Mercifully, I finally reached the last turn that had a sign reading “Finish —->”. As wonderful as that word was, I knew I still had a good half-mile of running. I did everything I could to go faster, just in case he was trying to gain. Every so often, I’d peek back and thankfully he never got any closer.
Reaching the finishing chute, I gave it one last burst, crossed the finish line, and completely collapsed into the arms of two wonderful and steady volunteers. Without them, I would have crumbled to the ground. The clock at the finish line read 5:08, which made me pretty happy under the circumstances. On a day that hot, humid, and miserable, I still managed just slightly over five hours. Not great, but not too shabby either!
My run was 1:43, which on its face doesn’t seem that impressive but it was the 9th fastest in my age group and, given the day, I don’t think I could have gone faster.
Ironman Panama – Post-Race
Those two angelic volunteers literally carried my carcass to medical, who immediately wanted to give me an IV. I rejected that offer and instead requested “mi shombrer y camish por fevr…” (translated from poor, exhausted Spanish, that’s “my hat and shirt please). They kindly obliged and I wistfully sat in the shade and drank some of the most wonderfully cool water I’ve ever had.
After a few minutes of recovery, I spot the guy I held off. I slowly stood and wandered over, telling him how difficult it was to catch him and how I had to give it everything I had to prevent him from passing me. He laughed and asked why I did that. I began to explain that I had this goal, that I was trying to pass all the males I could see, and… then he interrupted me and pointed out that the number on him calf was, in fact, NOT a 40 but rather a 48.
I stood dumfounded.
I could have sworn I saw a 40. Obviously, I was mistaken. I felt like a complete moron. So much effort and pain for literally no reason whatsoever. Sigh…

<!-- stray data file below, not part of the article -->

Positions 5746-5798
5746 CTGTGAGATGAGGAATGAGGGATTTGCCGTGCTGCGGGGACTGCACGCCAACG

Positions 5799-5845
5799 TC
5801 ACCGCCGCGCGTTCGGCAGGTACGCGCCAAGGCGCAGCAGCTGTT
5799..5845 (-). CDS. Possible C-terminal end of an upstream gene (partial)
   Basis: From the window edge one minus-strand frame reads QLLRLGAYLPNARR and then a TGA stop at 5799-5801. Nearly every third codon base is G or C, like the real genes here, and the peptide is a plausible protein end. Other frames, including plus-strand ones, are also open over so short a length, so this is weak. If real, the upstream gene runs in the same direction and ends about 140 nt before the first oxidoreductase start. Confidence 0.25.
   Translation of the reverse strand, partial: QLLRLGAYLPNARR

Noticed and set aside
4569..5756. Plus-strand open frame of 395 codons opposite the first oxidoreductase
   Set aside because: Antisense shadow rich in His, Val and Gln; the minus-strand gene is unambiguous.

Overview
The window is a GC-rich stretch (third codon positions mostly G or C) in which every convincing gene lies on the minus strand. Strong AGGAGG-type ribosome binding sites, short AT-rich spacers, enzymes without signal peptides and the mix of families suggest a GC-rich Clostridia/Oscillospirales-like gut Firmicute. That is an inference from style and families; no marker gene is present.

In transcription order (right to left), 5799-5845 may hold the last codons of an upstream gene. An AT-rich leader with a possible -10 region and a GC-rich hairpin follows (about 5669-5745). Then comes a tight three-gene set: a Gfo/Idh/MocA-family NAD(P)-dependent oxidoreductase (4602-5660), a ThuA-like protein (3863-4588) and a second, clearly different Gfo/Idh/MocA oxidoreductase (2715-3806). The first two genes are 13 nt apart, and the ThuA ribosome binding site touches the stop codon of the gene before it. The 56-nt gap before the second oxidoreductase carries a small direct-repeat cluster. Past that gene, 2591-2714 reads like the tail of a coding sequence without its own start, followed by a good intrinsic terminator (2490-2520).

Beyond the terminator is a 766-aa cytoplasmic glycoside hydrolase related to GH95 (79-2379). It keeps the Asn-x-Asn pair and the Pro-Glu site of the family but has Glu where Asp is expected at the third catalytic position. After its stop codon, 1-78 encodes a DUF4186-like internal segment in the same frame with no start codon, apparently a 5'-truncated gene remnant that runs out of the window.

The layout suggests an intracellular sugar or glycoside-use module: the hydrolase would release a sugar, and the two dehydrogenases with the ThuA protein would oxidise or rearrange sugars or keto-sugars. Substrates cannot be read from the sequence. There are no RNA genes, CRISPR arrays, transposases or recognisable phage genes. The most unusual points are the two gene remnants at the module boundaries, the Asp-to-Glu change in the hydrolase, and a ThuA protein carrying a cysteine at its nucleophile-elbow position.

Ironman Panama – Healing Time
Finishing our conversation, he asked if I wanted to go get in the pool. I thought that was the craziest question, since there were no pools. Until he pointed them out to me.
Next to the finishing chute were four ice pools! I love my wife and kids but at that moment, I think I loved that vision just as much. We both hobbled over and gingerly helped each other into that blissful fountain of youth. I looked for a Spanish explorer but only saw a bunch of Latin American dudes instead. Those pools should be legally mandated to be at the finish of every race or at least the races I do!
Leaving the pool and wandering slowly over to the food, things began to get interesting. After grabbing some pizza and water, I happened to sit down next to a couple looking at results on their phones. Waiting for a break in their conversation, I inquired whether I could look up mine, they said yes, and gave me a phone. Pulling up my age group, I saw my name in 10th place! Yes! That would certainly get me close to a World Championship slot. But wait…
It also said 4:48 next to my name! As in “finishing time”. The race clock at the finish started with the first wave and I realized I started way after that! HOLY S***. Not only was that a new PR, but a PR on a much more difficult course and day. W. O. W. My day was just getting better.